Taxing professional services: The more things change, the more they stay the same

January 23, 2018  |  Geno Fragnito

Taxing professional services: The more things change, the more they stay the same

2017 brought significant changes to politics: President Trump, tax reform, and uncertainty with international relations. What will happen in 2018 is anyone’s guess.

Despite these changes, my experience is when it comes to state and federal government, the more things change, the more they stay the same. I agree that bringing in newly elected officials and new perspectives is good for driving innovation and progress. But, perspective without historical context can result in one thinking that an idea is new when, in fact, the idea has been debated many times in the past.

This is the case at the Minnesota Legislature. As the 2017 session was winding down in May, everyone was focused on balancing the state’s budget and passing a Minnesota tax bill. What many people didn’t notice was a bill to tax accounting services was introduced on the second-to-last day of session, and has flown under the radar until now.

  • SF 2428 (Senator Roger Chamberlain)
  • HF 2716 (Representative Steve Drazkowski)

Look familiar? Indeed, we last saw a similar proposal during the 2013-14 legislative session when Democrats controlled the House and Senate. There was a lot of spirited debate but, at the end of the day, legislators decided taxing professional services was not the best route to take in Minnesota.

Today, Republicans control the House and Senate, and it is the Republican legislators who are taking the lead on this issue this time. A new idea to them, but a debate that has already taken place many times in the past 30 years.

The more things change, the more they stay the same.

A look at the numbers

Here are the latest Department of Revenue estimates for accounting, legal and management consulting services.

Estimated Revenue Generated from a Professional Services Sales Tax*

Business to Business FY 2018 FY 2019
Accounting Services $193,600,000 $202,000,000
Legal Services $245,200,000 $255,600,000
Management Consulting Services $181,900,000 $189,500,000
Consumer Purchases FY 2018 FY 2019
Accounting Services $23,800,000 $24,800,000
Legal Services $97,500,000 $101,400,000

*Data taken from 2016 Minnesota Department of Revenue Tax Expenditure Budget

As you can see, taxing professional services would generate significant new revenue. But at what cost?

There are many potential problems with a tax on services, including (but not limited to):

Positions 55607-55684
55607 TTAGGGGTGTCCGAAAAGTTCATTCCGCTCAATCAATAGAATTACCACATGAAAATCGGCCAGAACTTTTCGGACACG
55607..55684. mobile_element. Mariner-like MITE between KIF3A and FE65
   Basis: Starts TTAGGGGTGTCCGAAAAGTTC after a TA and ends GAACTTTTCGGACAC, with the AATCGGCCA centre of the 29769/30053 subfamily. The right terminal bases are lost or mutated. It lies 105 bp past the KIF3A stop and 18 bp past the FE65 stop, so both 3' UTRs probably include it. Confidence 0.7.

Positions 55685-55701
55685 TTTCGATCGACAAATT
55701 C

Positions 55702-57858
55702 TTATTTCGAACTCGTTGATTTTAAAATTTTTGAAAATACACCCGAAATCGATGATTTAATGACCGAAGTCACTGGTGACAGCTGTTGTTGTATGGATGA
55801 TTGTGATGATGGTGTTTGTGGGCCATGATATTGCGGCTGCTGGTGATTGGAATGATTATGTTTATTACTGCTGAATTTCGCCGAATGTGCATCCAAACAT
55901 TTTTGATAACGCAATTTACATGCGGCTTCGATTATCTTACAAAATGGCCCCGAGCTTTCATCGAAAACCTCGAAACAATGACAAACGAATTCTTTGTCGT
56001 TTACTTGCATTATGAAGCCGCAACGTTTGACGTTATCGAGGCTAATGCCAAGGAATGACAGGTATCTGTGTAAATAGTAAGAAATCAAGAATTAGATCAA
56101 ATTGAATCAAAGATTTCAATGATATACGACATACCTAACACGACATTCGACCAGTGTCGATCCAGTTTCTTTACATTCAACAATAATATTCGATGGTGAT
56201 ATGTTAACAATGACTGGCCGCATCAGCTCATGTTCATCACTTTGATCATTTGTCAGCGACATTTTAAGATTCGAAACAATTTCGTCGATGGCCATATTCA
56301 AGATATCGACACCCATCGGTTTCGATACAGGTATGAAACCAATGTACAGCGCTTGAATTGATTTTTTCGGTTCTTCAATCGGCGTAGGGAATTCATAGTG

• Multiple points of delivery and use
  • Multiple points of creation of the service
  • Unintentionally encouraging consumers to shop for services out of state

In addition, tax reform discussions at the Capitol have focused on decreasing unintended noncompliance and reducing complexity. I’m not convinced implementing a new tax on professional services would accomplish either.

Many states have considered taxing services, and some states passed a services tax only to repeal it later (many times, before the new tax was effective). Clearly, taxing professional services is bad tax policy.

This debate has been around for decades. Each time, the proponents believe their approach is different and will make sense. We’ll have to wait and see what makes 2018 different than the last 30 years of debate.


And, if you want to get involved in the discussion, contact me or comment below.

Attend CPA Day at the Capitol

March 7 | 8 a.m. – noon | St. Paul | 3 CPE credits | Free for members 
CPA Day at the Capitol is your opportunity to join MNCPA members and carry a unified message to legislators and legislative leaders. Many issues will be debated that affect the CPA profession, including a proposal to tax professional services. Help shape the discussion and debate by sharing your perspectives and expertise. Lawmakers are relying on you. 


Topics: Legislative & Government Affairs, Taxation-Individual, Taxation-Business

Geno Fragnito

Geno Fragnito is the MNCPA government relations director, advocating on behalf of the CPA profession. His days consist of last-minute meeting changes, building relationships with lawmakers, helping CPAs navigate state government, and putting in more than 15,000 steps per day walking the halls of the Capitol. Geno unwinds with a little golf and traveling with his family. If he weren’t a lobbyist, Geno would perfect his cast and be a professional fisherman. Geno can be reached at 952-885-5550 or

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